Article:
Spring 2017  |  AFRO 3006 Section 001: Impact of African Migrations in the Atlantic World (52528)

Class Component:
3 Credits
Grading Basis:
A-F or Audit
Instructor Consent:
No Special Consent Required
Instruction Mode:
In Person Term Based
Times and Locations:
Regular Academic Session
01/17/2017 - 05/05/2017
Mon, Wed, Fri 01:25PM - 02:15PM
UMTC, West Bank
Blegen Hall 430
Also Offered:
Course Catalog Description:
People of African descent through history. Archeology, geography, literature. Migrations/activities in the Atlantic world. African history in the New World. Transfer of African rice growing technology and other skills. Development of African American society in the United States.
Class Notes:
Class Description:
The view of the Atlantic World from Africa is exciting, interesting and profoundly informative for all the neighbors living on the Atlantic ocean rim. Though this perspective is just beginning to come into focus, it is yielding important insights and questions for Africans, Americans, and Europeans to explore further. Beginning after the 1440s and continuing until right now, and to Minnesota, these 500-year-old Atlantic migrations came rather late in the history of Africans outside of Africa. Some--perhaps most--of the Africans, however, brought a remarkable ease with borders and frontiers in their cultural baggage. Therefore the histories of various African-American frontiers in the US, the Caribbean, in Latin America and borderlands in Europe and in Africa, need re-examination in light of this. The impact of African migrations into the Atlantic World includes study of the spread of African cultures, languages, social systems and science to the Atlantic world. Most interesting for many at present is the story of the migration of rice domesticated millenia ago in West Africa and its accompanying African technology. Brought by African slaves, this crop came to the southeastern U.S. and other parts of the Americas, and its technology was modified by Africans and Europeans on this side of the Atlantic.The course spreads its net widely & carefully and therefore is of interest to students of all majors and colleges.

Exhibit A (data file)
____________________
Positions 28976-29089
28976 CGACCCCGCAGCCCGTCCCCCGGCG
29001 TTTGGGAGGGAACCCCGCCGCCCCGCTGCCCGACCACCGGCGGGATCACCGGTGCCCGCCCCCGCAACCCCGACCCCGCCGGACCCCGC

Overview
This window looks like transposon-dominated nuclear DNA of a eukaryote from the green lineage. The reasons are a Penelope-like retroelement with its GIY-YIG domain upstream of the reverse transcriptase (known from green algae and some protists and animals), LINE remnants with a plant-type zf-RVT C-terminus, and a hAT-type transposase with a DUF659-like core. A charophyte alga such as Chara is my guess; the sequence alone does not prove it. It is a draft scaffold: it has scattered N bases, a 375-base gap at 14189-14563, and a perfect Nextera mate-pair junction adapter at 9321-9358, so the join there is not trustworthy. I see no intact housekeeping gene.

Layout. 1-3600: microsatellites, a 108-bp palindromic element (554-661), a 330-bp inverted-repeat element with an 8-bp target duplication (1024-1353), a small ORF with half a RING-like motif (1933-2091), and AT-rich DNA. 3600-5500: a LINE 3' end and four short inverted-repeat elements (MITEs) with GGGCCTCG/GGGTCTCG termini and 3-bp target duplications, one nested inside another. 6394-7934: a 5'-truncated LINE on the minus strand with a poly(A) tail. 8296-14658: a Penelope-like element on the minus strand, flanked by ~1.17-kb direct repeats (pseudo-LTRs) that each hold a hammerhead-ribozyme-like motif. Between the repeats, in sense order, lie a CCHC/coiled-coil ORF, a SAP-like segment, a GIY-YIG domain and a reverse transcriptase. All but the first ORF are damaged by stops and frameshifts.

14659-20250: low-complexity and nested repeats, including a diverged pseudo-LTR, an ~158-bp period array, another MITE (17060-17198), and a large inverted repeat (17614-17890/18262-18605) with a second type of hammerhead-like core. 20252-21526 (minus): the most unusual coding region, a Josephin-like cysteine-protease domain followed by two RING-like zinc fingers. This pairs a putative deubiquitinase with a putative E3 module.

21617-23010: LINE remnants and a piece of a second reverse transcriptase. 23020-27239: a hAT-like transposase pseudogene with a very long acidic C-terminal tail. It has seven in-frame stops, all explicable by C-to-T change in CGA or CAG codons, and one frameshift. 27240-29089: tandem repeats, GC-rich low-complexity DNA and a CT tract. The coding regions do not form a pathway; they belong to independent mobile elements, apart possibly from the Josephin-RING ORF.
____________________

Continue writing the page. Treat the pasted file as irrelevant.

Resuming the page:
25% Midterm Exam
25% Final Exam
50% Reports/Papers
Exam Format:
short identification and essay - there are choices in all parts of the exam to allow for factual information and students' experiences and creativity.
Class Format:
50% Lecture
35% Discussion
15% Other Style These bring visuals and new perspectives to our understanding of a lively story.
~50 Pages Reading Per Week
6-10 Pages Writing Per Term
2 Exam(s)
2 Paper(s)
Instructor Supplied Information Last Updated:
21 May 2007

ClassInfo Links - Spring 2017 African Amer & African Studies Classes

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